Chronic Hepatitis E Viral Infection After Liver Transplantation: A Regression of Fibrosis After Antiviral Therapy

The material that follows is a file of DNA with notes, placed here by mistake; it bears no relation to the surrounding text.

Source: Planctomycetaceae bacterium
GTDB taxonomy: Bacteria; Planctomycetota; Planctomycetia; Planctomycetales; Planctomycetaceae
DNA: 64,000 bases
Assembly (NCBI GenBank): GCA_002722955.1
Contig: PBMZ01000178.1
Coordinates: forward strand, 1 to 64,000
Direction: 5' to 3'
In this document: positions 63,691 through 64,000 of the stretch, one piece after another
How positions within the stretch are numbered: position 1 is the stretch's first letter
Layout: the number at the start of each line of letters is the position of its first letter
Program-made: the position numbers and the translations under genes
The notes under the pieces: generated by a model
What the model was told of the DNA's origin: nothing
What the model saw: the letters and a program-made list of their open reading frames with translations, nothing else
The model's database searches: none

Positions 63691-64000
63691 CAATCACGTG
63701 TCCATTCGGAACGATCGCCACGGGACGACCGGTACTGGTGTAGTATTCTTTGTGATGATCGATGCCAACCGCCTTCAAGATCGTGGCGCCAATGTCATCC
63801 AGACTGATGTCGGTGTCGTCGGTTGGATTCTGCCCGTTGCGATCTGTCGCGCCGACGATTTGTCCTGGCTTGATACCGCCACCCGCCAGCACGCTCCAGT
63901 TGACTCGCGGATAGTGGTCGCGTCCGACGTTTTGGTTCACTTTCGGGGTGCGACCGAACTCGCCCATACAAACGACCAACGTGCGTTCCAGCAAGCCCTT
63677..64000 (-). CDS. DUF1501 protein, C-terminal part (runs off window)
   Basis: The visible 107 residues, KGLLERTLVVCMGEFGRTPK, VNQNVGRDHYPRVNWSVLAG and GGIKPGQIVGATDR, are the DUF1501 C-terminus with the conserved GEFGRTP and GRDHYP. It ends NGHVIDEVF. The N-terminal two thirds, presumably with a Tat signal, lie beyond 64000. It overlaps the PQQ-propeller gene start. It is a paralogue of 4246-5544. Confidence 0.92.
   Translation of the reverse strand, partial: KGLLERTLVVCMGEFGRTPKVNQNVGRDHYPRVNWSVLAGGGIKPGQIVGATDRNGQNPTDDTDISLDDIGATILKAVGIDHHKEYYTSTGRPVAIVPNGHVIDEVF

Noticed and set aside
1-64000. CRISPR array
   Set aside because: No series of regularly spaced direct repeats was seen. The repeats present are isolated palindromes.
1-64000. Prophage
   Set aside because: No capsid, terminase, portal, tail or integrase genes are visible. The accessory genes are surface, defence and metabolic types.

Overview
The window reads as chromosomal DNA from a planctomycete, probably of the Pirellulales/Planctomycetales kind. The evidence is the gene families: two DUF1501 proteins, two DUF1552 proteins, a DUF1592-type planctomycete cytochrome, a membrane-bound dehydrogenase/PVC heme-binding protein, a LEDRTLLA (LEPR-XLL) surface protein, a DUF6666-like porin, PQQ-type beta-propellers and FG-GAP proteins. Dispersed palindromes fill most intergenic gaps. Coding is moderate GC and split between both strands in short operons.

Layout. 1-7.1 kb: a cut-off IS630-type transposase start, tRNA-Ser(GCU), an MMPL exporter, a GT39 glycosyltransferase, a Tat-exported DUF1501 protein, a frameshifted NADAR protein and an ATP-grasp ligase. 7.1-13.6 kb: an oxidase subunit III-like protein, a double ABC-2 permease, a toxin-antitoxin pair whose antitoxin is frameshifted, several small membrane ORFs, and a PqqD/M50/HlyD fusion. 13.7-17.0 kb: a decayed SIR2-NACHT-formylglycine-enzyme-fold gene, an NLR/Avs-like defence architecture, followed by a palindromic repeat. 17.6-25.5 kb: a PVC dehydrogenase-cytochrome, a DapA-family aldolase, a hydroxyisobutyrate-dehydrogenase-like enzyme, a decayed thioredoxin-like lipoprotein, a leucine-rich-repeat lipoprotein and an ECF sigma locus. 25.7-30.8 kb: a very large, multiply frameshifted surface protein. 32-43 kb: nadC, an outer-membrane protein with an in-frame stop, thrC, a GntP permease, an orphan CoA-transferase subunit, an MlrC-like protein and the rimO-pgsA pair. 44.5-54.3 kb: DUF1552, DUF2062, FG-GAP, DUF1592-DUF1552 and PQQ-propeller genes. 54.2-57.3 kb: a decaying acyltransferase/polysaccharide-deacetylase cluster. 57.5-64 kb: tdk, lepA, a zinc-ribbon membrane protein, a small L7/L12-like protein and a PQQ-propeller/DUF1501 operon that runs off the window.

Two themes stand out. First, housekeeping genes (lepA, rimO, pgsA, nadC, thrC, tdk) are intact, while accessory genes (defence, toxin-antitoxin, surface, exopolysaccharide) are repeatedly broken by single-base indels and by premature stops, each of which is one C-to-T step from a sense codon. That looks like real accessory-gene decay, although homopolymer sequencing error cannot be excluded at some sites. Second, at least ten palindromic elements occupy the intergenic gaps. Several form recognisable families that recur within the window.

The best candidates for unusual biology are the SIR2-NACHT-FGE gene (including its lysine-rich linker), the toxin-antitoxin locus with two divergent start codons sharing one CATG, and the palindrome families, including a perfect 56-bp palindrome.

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Hepatitis E virus (HEV) infection is increasingly being reported in immunocompromised patients and particularly organ transplant recipients. In this context, HEV infection frequently evolves to chronic infection with a rapid progression of fibrosis to cirrhosis. Ribavirin monotherapy and a minimization of immunosuppression represent the treatment of choice, with a good response rate. However, no data are available on whether treatment can achieve a regression of liver fibrosis in chronic HEV patients. A 57-year-old male patient received a liver transplant for alcoholic cirrhosis and, 6 years later, developed biopsy-proven chronic HEV infection. The patient received different antiviral therapy regimens (pegylated interferon alpha 2b and ribavirin different dosages, and long-term treatment with ribavirin monotherapy still ongoing) but without achieving a sustained virological response. Liver function parameters normalized after 1 month of treatment but without the clearance of HEV. Hepatitis E virus RNA levels also remained detectable in the serum and stools throughout ribavirin monotherapy. No serious adverse events were reported. A gradual regression of liver fibrosis was reported (Metavir A0/F1 in 2015 versus A3/F4 in 2008). Long-term treatment with ribavirin is safe in liver transplant recipients, without achieving HEV sustained virological response, and may induce a biopsy-proven regression of liver fibrosis in a liver transplant recipient with cirrhosis after chronic HEV infection.

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